Who we are & Our History
If Goto Tendon restaurant were a dish, its main ingredients would be a dash of family heritage, a dollop of business sense, and a pinch of boredom. Yes, boredom. The metro’s newest gotohan and paresan is the brainchild of a bored Jenny Peñaloza and her husband-enabler, John Peñaloza.
After choosing family life over career, full-time mom Jenny woke up one day wanting to do something that involves making people, including herself, feel more alive. That’s when John stepped in and proposed, “Why don’t we start selling your famous goto?”
Jenny’s goto has become a party staple in get-togethers with the Peñalozas’ family and friends ever since they started having people over. When it’s there, it quickly disappears. And when it’s not, people ask why.
What makes this goto special is heritage. Nena Peñaloza, John’s grandmother, passed the recipe onto Jenny in 2002. Amah, she’s called, recalls feeding young John this goto to make his knees stronger. And ever since Jenny got a hold of this recipe, she spent her time further enhancing the flavor of the goto to what it is today.
Now, Goto Tendon serves not just goto but also a bunch of other Pinoy favorites like pares and silog, all cooked with only the best ingredients and lots of love.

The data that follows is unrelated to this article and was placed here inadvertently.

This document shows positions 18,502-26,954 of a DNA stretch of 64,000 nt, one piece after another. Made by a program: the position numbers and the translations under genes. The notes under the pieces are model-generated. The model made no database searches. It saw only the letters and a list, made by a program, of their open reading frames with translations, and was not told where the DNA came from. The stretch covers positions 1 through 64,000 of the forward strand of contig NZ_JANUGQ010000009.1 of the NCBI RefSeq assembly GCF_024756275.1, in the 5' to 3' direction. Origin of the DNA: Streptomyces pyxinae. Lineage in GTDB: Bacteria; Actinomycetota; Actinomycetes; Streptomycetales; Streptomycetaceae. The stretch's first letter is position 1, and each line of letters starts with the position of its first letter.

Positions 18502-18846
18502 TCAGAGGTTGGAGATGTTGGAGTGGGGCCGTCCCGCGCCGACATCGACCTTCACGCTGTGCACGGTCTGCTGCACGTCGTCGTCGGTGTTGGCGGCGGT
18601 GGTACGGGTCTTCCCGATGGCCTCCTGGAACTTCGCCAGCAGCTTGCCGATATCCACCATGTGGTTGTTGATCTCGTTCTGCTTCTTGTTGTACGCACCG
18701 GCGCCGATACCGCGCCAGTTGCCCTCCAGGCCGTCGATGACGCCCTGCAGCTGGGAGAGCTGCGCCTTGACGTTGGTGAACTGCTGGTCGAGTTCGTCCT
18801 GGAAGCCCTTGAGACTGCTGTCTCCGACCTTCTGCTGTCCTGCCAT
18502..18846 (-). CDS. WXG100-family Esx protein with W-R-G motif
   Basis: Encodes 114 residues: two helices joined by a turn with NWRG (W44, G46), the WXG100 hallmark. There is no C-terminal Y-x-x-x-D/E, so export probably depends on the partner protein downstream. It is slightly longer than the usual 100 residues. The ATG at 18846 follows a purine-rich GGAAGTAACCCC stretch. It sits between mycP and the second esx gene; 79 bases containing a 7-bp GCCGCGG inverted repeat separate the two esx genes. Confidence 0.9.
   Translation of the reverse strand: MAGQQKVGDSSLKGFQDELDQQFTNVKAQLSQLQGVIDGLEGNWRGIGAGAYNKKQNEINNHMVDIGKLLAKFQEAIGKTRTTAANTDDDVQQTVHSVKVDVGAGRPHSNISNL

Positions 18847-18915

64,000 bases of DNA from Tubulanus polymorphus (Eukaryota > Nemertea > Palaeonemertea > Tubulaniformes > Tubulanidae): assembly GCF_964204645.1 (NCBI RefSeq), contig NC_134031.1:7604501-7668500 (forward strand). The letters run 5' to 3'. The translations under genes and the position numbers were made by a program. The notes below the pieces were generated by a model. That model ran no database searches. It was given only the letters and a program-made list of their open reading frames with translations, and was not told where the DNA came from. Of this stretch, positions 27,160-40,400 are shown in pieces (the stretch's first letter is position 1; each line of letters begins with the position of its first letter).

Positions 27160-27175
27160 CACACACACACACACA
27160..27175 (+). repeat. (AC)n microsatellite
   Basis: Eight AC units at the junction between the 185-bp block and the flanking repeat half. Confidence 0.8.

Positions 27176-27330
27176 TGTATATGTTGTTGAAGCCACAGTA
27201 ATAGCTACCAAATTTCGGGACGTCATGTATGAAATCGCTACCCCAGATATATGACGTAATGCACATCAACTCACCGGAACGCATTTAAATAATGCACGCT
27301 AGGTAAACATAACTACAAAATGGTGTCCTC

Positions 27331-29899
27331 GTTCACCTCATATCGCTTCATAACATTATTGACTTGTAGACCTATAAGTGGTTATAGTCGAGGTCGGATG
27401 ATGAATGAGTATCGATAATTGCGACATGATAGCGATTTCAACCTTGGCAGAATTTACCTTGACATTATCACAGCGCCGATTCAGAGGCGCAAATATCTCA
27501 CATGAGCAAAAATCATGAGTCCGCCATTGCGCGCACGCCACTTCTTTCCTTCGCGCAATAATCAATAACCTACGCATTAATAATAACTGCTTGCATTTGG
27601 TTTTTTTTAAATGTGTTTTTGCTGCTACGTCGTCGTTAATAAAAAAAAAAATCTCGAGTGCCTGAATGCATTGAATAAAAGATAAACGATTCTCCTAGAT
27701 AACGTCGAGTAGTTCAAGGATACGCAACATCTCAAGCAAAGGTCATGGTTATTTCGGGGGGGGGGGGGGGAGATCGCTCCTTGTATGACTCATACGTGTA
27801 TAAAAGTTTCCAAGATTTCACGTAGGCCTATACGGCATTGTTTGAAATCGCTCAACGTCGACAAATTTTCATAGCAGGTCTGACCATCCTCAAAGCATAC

Goto Tendon uses imported beef and US tendon, and the best local ingredients, which all marry together into a bowl of steaming yumminess. This house specialty comes from the heirloom recipe of Nena Peñaloza, a Xiamen native and the grandmother of Goto Tendon owner John Peñaloza. She passed the recipe onto Jenny, John’s wife, who has further enhanced the flavor of the goto to what it is today from 2002.
Tendon, or litid in Filipino, is a fibrous connective tissue that usually connects a muscle to a bone. It is popularly used as a natural thickening agent in soup dishes like nilaga and bulalo. Contrary to what some people think, tendon is rich in collagen and not fat.
The term pares commonly refers to Beef Pares, a braised beef meal paired (thus the word pares) with rice and a bowl of soup. It is particularly associated with small neighborhood restaurants, called karinderya, which specialize in economical meals for locals.
Lasilog is lamayong danggit served with garlic rice and egg. Lamayo is famous in Palawan and is what Palaweños call danggit that is freshly marinated in vinegar, pepper, and garlic. Goto Tendon’s lamayo is shipped all the way from Coron, Palawan. Compared to Cebu’s danggit, Palawan’s lamayo is meatier and often much larger.
Niyebe is the Filipino word for snow. Goto Tendon’s ice is so powdery fine that niyebe seemed perfect to name our desserts. In addition to this, the Spanish word for ice is nieve.